book review: The Lesser Bohemians by Eimear McBride

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THE LESSER BOHEMIANS by Eimear McBride
★★★☆☆
Hogarth Press, 2017

 

So, even though I had The Lesser Bohemians on my ‘currently reading’ shelf for over three months, I actually read the bulk of it in the last two days. I think I read the first 75 pages or something and then found myself unable to read this concurrently with War and Peace, so it got put aside for a few months. But even so, this is the longest it’s taken me to read a book all year – and it’s only 310 pages. So, why the delay?

Down down I down to the last flakes in. Dreaming for hours I think in my dream. Over over. Day white tongue teeth. Quickness and slowness. Stilts pander to streets and their up down their. I don’t know what I’ve yet. Wander where no notion wanders in amongst the dust of. Devil may Slip. Then wake up.

Because the whole thing is written like this. I won’t lie – this book is challenging and draining.

But interestingly, the style of prose isn’t what ultimately hurt this for me. Once I got into the rhythm of it, it became easier (reading a few lines out loud every now and then helped), and I sort of vacillated between thinking it was pretentious gibberish, and thinking this Joycean stream of consciousness was actually a very profound and striking means of storytelling. I don’t know, I still haven’t made up my mind.

But my main problem with this book is the story itself, which is basically two highly melodramatic people having a lot of sex. 18-year-old Eilis meets 39-year-old Stephen, and we chronicle their dysfunctional liaison with a heightened pathos verging on absurdity. On the one hand, I sort of admire how Eimear McBride was able to make the stakes of this story feel so high when all that was really at stake was an unhealthy train wreck of a relationship; on the other hand, it got to be somewhat tedious. But I’d be lying if I said I wasn’t wholly captivated by this affair from time to time, against my better judgement.

What frustrates me about this novel is that even though it’s told from Eilis’ point of view, I think Stephen’s story is the one that McBride really wanted to tell. His backstory was unexpected harrowing, more twisted and disturbing than I had possibly imaged. But the more he tells his story, the more Eilis fades. Her whole life and existence becomes about Stephen, and the novel that starts as Eilis’s sexual bildungsroman ultimately casts Eilis in a rather inconsequential role. I was left feeling dissatisfied with her character’s journey, which is frustrating when essentially all your novel has to offer in the first place is characterization.

I didn’t hate it, though, even though I wanted to, for the most part. There was something undeniably stimulating and compelling about this book. I’m tentatively intrigued by McBride’s style and I’m curious about her debut, A Girl Is a Half-formed Thing. But I would not recommend reading this author lightly – I’d only suggest picking up The Lesser Bohemians if you’re up for a challenge and a bit of weirdness, and more than a fair share of sex scenes.

Thanks to Blogging for Books, Hogarth Press, and Eimear McBride for the copy provided in exchange for an honest review.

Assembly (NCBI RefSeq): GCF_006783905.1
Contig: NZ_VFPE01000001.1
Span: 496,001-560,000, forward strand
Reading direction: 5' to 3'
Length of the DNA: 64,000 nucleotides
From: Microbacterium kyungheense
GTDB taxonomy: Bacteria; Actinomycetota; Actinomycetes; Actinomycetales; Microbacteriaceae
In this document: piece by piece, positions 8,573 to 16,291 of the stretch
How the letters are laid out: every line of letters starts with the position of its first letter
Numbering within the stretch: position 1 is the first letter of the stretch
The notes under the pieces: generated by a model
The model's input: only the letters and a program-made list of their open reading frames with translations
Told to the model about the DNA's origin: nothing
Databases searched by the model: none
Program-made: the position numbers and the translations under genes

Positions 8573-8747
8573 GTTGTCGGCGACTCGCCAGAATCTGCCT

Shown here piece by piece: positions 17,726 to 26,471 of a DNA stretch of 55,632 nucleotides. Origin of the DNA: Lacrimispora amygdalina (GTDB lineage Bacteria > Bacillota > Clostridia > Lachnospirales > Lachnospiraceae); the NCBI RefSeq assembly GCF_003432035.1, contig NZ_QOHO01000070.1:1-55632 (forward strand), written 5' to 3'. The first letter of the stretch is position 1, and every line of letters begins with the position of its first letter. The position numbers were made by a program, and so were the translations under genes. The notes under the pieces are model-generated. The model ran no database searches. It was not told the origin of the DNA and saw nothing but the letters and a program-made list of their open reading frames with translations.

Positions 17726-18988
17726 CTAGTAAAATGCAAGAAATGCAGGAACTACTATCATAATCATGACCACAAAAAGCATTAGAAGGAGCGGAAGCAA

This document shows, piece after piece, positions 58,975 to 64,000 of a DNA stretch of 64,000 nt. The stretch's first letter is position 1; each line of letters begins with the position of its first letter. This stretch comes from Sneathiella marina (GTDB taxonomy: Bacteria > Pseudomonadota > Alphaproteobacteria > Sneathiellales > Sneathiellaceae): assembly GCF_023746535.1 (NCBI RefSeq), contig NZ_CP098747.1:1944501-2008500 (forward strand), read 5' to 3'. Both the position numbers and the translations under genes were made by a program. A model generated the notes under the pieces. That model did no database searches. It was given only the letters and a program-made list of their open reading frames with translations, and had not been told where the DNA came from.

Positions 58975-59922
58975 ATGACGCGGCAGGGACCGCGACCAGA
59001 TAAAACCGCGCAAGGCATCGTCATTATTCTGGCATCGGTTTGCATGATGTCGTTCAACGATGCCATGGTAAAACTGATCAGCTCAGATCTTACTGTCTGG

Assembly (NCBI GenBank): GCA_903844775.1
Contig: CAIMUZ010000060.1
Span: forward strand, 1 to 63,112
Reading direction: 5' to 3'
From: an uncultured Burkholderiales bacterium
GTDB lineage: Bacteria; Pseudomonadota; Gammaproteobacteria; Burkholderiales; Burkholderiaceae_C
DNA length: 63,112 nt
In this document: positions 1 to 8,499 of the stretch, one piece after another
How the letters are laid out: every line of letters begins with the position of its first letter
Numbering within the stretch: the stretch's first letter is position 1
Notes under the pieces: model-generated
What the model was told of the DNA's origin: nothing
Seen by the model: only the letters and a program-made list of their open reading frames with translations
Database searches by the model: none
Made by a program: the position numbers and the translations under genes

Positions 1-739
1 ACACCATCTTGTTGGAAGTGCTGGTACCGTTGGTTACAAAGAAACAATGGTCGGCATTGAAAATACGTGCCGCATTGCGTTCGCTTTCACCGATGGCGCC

book review: The Glorious Heresies by Lisa McInerney

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THE GLORIOUS HERESIES by Lisa McInerney
★★★★★
Penguin Random House, 2017
Review on Goodreads

I hold onto her and tell her I love her and tell her I’ll do anything she wants me to do but beyond my words and her weight in my arms there’s the knowing we fucked this up. There was something beautiful here once.

This is one of the most hard-hitting and thematically rich books I’ve read in a long time. There’s so much to unpack here, I’m not quite sure where to begin.

The Glorious Heresies centers around five characters: fifteen-year-old drug dealer Ryan and his alcoholic father Tony, grandmother Maureen and her gangster son Jimmy, and a prostitute named Georgie. The way these characters relate to one another is complicated, tangled. They weave in and out of each other’s lives, implicitly connected by a single act that occurs in the first chapter: Maureen discovers an intruder in her home, and, startled, she hits him over the head, killing him. The consequences of this unplanned murder unfold over the course of the novel, which spans several years, in the city of Cork.

Lisa McInerney’s debut novel is an unflinching examination of the cycle of poverty that drives crime in modern day Ireland. This book not only explores the complex web of social dynamics that breeds crime and corruption, but pays particular attention to the way this is manifested across generations. Is someone truly responsible for the way they raise their children, if they too were a victim of society’s moral and structural failings? Where and how does the cycle end? These are the questions McInerney raises while examining this group of broken individuals living on the fringes of society. Crime and religion are so heavily intertwined in these pages it’s hard to know where one ends and the other begins, as McInerney fearlessly dissects these themes as thoroughly as possible in this not-quite-400 page novel.

The Glorious Heresies is bleak and profane and at times quite depressing. But it’s also darkly comedic and hopeful. McInerney’s intelligent prose is laced with Irish slang that makes this a visceral and immersive reading experience, in a novel which is layered with complex characters who are each in their own way seeking retribution. It’s honestly one of the most striking things I’ve read in a while. I know I won’t stop thinking about this any time soon.

Thank you Blogging for Books and Penguin Random House for the opportunity to read a copy of this book in exchange for an honest review.